Article 77 mandates that only 10 percent of technical experts can be foreign, though this can be overridden by the investment board – which can also add a number of additional incentives to contracts such as extended tax relief, and leasing land to foreign companies for up to 99 years.

“It will be according to investment size and scope,” explained Adeeb. “The law gives the power to give even one hundred percent of those [incentives] but that doesn’t mean that the government will act on that.”


The bill’s most prominent skeptic so far has been MMA Governor Dr Azeema Adam who has suggested that, without enhancing local employment, the bill will offer little immediate regional benefit the regions.

“In the special economic zones, developers have the right to bring any amount of expatriate workers as well, so we might be able to generate jobs, but if those jobs go to expatriates we are not going to reap the benefit of such development activities,” said Dr Azeema – who will sit on the investment board should the bill be passed.

Salma Fikry, a former recipient of a President’s Award for services to decentralisation, has suggested that the bill works against the spirit of devolved government – shifting power from elected representatives to corporations.

“Corporations don’t work for the public good, they work for corporate profit. Is Adeeb saying he is satisfied with trickle down economics?” she asked.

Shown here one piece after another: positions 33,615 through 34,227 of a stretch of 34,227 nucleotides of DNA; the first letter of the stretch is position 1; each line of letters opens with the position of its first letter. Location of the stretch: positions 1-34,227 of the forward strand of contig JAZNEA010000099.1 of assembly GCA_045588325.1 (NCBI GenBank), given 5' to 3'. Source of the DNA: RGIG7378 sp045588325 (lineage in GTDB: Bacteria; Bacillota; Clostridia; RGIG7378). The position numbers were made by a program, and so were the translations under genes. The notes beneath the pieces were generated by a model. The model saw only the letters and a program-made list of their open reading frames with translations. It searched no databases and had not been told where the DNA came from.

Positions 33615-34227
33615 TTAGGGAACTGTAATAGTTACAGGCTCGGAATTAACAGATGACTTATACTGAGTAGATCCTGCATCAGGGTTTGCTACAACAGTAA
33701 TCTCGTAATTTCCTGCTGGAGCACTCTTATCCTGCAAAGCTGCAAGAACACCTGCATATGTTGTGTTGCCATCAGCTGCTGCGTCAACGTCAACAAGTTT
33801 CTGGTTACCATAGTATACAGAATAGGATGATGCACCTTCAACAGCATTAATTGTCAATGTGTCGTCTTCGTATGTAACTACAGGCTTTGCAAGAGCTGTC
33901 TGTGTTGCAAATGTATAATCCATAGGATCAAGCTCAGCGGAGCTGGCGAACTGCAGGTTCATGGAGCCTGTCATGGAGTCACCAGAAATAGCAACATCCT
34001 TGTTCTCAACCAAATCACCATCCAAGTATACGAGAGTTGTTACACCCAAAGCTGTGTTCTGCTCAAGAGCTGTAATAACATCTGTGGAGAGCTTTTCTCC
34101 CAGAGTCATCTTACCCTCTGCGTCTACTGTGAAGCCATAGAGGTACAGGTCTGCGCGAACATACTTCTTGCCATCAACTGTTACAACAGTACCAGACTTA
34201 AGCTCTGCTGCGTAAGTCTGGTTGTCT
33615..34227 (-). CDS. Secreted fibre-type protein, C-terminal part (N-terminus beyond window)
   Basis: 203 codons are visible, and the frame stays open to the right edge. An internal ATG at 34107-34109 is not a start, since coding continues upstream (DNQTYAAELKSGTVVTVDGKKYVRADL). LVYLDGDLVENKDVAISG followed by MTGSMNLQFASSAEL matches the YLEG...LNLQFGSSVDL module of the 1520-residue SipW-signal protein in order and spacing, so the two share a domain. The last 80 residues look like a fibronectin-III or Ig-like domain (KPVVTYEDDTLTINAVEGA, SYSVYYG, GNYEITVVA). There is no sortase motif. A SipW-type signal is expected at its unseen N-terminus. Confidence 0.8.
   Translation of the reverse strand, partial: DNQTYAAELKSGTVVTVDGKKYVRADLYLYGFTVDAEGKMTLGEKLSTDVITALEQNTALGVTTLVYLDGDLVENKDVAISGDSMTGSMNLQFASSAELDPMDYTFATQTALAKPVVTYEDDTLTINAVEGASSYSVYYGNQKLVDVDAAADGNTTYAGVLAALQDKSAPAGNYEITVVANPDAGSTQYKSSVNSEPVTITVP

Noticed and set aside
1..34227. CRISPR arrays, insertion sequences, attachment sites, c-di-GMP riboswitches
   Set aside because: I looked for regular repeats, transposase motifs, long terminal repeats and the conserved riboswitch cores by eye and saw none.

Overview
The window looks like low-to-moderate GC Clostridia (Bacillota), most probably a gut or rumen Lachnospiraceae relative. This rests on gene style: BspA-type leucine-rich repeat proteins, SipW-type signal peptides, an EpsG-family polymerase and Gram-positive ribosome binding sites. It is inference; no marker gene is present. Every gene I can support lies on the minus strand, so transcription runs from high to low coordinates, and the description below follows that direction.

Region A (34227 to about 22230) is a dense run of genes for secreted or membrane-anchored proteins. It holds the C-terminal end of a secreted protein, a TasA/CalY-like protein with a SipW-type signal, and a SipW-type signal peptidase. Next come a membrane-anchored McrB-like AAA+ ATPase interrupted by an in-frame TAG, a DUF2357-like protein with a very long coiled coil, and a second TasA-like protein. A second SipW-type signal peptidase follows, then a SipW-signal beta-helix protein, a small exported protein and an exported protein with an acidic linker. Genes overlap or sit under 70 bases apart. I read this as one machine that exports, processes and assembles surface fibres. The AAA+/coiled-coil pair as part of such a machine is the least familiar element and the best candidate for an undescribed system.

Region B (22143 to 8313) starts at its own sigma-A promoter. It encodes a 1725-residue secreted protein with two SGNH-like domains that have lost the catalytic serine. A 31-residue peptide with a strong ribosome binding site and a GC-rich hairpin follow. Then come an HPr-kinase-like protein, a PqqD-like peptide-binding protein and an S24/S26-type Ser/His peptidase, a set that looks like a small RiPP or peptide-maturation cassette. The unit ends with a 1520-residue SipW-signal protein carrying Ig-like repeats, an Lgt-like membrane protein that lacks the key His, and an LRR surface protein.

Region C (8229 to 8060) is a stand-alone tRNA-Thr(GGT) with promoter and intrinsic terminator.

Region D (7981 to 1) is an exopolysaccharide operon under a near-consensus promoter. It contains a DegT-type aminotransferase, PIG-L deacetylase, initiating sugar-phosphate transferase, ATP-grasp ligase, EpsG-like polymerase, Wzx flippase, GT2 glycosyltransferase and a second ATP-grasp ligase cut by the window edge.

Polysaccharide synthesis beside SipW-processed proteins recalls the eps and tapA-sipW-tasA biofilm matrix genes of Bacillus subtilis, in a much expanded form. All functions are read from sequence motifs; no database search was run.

“This is leading the ownership of this country’s resources into the hands of a handful of corporations driven by the quest for short-term power and financial gain. It is not sustainable nor empowering for the Maldivian population,” continued Salma.

Elsewhere, the decentralisation advocacy group the Rajjethere Meehun Party has described the bill as “a monster in the making”, while members of the social community ‘The Maldivian Economist’ have questioned the bill’s logic.

“If it is for other industries, why so many benefits to tourism sector in SEZ bill?” asked the group, noting that the industry is currently thriving – with resorts often in close proximity to local councils.


NGOs, concerned citizens launch protest against MPs’ committee allowance

A group of concerned citizens and members of civil society organisations launched a protest today in response to parliament’s Public Accounts Committee (PAC) decision last week to issue a lump sum of Rf140,000 (US$9,000) as committee allowance back pay for January through July this year.

If the PAC decision stands, in addition to a monthly salary of Rf62,500 (US$4,000), at the end of August each MP would receive a lump sum of Rf160,000 (US$10,386) as committee allowance.

At a time when the country faces a crippling budget deficit, the back payment of the allowance will cost the state up to Rf12.32 million (US$800,000), rising to Rf76.23 million (US$4.9 million) in wages for 77 MPs for the whole year.

Gathered near the tsunami memorial after 4:30pm today, the protesting citizens handed out flyers to passersby with a graph showing the steep rise of MPs’ remuneration from Rf4,500 (US$292) a month in 2004 to Rf82,500 (US$5,350) a month in 2011.

“MPs do not need to be paid more money to do committee work!” reads the flyer. “It is the duty of MPs. It is one of the most important responsibilities that has to be carried out by MPs.”